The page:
Testatrix, under the 1953 will, gave her residuary estate of approximately $141,000. to a trustee to pay the net income in perpetuity to Heart House "for the general purposes of this organization"; in her last will

[ 388 Pa. Page 480]

    of 1955, testatrix gave her residuary estate of approximately $94,000., absolutely to Heart House "for the general purposes of this organization".

The appellants who are claiming as next of kin, admit that the two wills contain gifts "for substantially the same charitable purpose" but contend that the two wills do not contain an identical gift, nor the same share of the residuary estate and consequently do not fall within the exception of the Wills Act of 1947. Expressed in another way, appellants contend that the Act of 1947 was intended to preserve and validate charitable gifts made within the prohibited 30 days' period only where the gifts in the last will and in a prior will differed in quantity - not quality - of estate, and then only "to the extent to which it shall not exceed the prior gift". The Act of 1947 was, they contend, "intended to take care of and protect changes in amount, proportion or quantity", but was not intended to apply to and cannot cover "a change in kind or type of gift from one of income in perpetual trust to one of principal immediate and absolute". Although plausible, we cannot agree with this interpretation.

We are unanimously of the opinion that all of the terms, provisions and conditions of § 7(1) of the Wills Act of 1947 have been met and complied with by the gifts here in question to Heart House. The gifts of the residuary estate to Heart House were not only "for substantially the same religious or charitable purpose" - they were for identically the same religious or charitable purpose viz. "for the general purposes of this organization". The share given Heart House in the residuary estate in each will was substantially the same, i.e., the entire residuary estate in fee or the income therefrom forever; each was payable immediately; and neither of them were subject to prior estates or conditions. Moreover, the residuary estate which was left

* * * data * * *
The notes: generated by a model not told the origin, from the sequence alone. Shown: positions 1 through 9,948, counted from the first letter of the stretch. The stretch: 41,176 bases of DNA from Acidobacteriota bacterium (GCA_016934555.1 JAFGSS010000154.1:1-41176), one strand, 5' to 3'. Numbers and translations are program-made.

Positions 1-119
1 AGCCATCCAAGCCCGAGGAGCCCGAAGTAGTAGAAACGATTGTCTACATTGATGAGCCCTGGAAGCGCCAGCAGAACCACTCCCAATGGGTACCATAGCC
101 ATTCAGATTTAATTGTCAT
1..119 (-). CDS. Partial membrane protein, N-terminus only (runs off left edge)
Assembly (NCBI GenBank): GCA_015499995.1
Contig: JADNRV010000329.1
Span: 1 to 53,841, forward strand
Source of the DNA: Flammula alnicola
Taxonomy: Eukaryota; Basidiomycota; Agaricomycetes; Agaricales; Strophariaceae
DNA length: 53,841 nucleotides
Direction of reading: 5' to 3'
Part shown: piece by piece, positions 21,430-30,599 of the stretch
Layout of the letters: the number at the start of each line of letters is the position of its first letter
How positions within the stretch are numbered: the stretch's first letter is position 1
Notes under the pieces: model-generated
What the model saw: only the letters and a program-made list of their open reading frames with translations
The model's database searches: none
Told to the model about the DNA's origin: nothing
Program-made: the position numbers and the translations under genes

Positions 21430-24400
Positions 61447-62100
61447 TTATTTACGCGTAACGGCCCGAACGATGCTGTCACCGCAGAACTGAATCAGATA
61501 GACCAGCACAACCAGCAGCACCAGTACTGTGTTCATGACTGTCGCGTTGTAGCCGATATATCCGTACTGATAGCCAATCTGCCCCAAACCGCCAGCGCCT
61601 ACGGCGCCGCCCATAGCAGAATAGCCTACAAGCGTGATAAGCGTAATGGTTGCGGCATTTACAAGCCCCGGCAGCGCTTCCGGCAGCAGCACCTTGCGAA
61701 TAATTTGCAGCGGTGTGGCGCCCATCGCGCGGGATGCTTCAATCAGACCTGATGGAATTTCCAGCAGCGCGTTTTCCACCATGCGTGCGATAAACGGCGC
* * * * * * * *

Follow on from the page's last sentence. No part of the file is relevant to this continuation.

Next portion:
[ 388 Pa. Page 481]

    by testatrix's last will amounted to approximately $94,000. and obviously did not exceed the prior gift of her residuary estate which amounted to approximately $140,000. and therefore, to the extent of $94,000., was valid.

The next of kin invoke the well established principle or canon of construction that an heir is not to be disinherited except by clear words or by necessary implication: Newlin Estate, 367 Pa. 527, 80 A.2d 819; Grothe's Estate, 229 Pa. 186, 190, 78 A. 88; Lippincott's Estate, 276 Pa. 283, 290, 120 A. 136; Murray's Estate, 313 Pa. 359, 362, 169 A. 103; French's Estate, 292 Pa. 37, 41, 43, 140 A. 549. On the other hand, Heart House invokes the presumption or canon of construction struction that the legislature intends to favor the public interest as against any private interest: Commonwealth v. Sunbury School District, 335 Pa. 6, 12, 6 A. 279; Commonwealth v. N.Y. & Pa. Co., 367 Pa. 40, 79 A.2d 439; section 52 of the Statutory Construction Act of May 28, 1937, P.L. 1019, 46 PS § 552.